There is a group of events in the NFL that seem to hold a special kind of importance over everything else surrounding each ongoing season. There’s the beginning of the preseason, kickoff day, the first day of the playoffs, and the Super Bowl of course. Those are all days that NFL fans always pinpoint in their calendars, especially for their NFL odds betting purposes. But there’s one more date that has become a pivotal mark in each team’s and fans’ calendar, the NFL draft day.
In each off-season, some of the absolute best football prospects from college football state their cases as to why they should be given an opportunity by any of the pro teams in the league to continue their football playing career but this time in the pros. Now, of course, a lot of buzzes usually surrounds who gets picked within the first five to ten picks, but as history has shown us, that doesn’t necessarily mean that every single player picked there will automatically have a flourishing and long-lasting career in the pros. This is why, sometimes, it’s more important and exciting to end up seeing which players who get passed up by teams early on end up becoming bonafide stars of the sport and legends within their teams.
With this said, we bring you our picks for some of the biggest and best NFL draft steals in history.
Tom Brady (6th round pick, 2000 Draft)
When thinking about the best athletes to ever grace a sporting discipline, there are some easy examples to think of that don’t require that much discussion. For example, basketball has Michael Jordan, golf has Tiger Woods, hockey has Wayne Gretzky, and pro football, well pro football has Tom Brady. Brady, who entered the league from the University of Michigan was not picked in the first round of the 2000 Draft, not even in the 3rd or 4th rounds, he was picked back in the 6th round of that year’s draft.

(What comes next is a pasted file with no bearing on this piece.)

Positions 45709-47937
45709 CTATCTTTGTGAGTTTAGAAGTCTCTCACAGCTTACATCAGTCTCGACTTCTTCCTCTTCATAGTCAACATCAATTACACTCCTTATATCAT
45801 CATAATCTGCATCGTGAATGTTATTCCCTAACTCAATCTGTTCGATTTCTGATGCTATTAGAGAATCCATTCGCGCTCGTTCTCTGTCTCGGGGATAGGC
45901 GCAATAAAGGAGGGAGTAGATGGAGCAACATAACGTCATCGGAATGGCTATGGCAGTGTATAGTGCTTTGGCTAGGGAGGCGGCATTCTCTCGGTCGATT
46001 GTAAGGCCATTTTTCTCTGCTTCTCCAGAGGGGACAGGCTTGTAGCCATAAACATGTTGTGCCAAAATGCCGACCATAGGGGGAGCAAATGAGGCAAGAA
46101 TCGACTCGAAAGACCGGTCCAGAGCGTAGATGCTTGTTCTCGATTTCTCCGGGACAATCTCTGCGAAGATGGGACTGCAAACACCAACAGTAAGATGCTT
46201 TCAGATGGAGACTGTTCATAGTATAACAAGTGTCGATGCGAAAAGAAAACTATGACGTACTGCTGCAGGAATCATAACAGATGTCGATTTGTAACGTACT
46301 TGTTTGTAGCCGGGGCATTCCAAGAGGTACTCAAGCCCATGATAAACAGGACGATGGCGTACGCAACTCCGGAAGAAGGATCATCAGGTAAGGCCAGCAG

Yes, we’re not joking. Tom Brady, the winningest QB in football history, who will most likely be the only QB in the league to manage to win over five Super Bowl rings, he has seven already and could easily finish his career off edging closer to the 10 mark than anything else, almost went unselected until the New England Patriots, with emerging head coach Bill Belichick took a chance on the former Wolverine to have him be the substitute to their starting QB Drew Bledsoe. As you all probably know, the rest is history, and after 7 Super Bowl wins with New England and Tampa Bay, the other 31 teams in the league to this day are still probably banging their heads against the wall for not having picked that QB from Michigan back in 2000.
Joe Montana (3rd round pick, 1979 Draft)
Before there was any talk about if Tom Brady was the NFL’s GOAT (Greatest Of All Time) many football fans and experts wouldn’t hesitate to give former 49ers and Chiefs legendary QB Joe Montana that honor. Montana, who was a 3rd round draft pick steal by the San Francisco 49ers went on to become one of the most polarizing players in the ‘80s alongside who is arguably the best wide receiver to ever play the game, Jerry Rice.
While for many critics Montana was not the best all-around QB in the game, it was during the most important and defining games where he showed off his best performances. With four Super Bowl wins and three Super Bowl MVP awards to his name, it’s easy to see why Joe Montana is not only considered one of the best QB’s to ever play the game, but also one of the best players to ever grace the gridiron.
Richard Sherman (5th round pick, 2011 Draft)
Any true football fan remembers Seattle’s “Legion of Boom” defense. The group, composed of players such as Kam Chancellor, Brandon Browner, Earl Thomas, Bobby Wagner, and Byron Maxwell to name a few, has one more player, who could easily be considered the most vocal, the most intense, and one of the leaders of the gang, cornerback Richard Sherman.
Sherman, who was drafted by Seattle in the 5th round of the 2011 draft went on to become one of the absolute best players in his position in the NFL in the 2010s, leading the Seahawks to a Super Bowl win in the 2013 season against the Denver Broncos which were considered by many as the best passing offense in the league and one of the best all-around offenses in the history of the NFL. While Sherman later moved on to the 49ers and is now with the Tampa Bay Buccaneers, his stint with Seattle, where he established himself as one of the best cornerbacks to ever play the game, especially after having to wait for five rounds in his draft to get selected is enough to prove that sometimes you shouldn’t sleep on any player.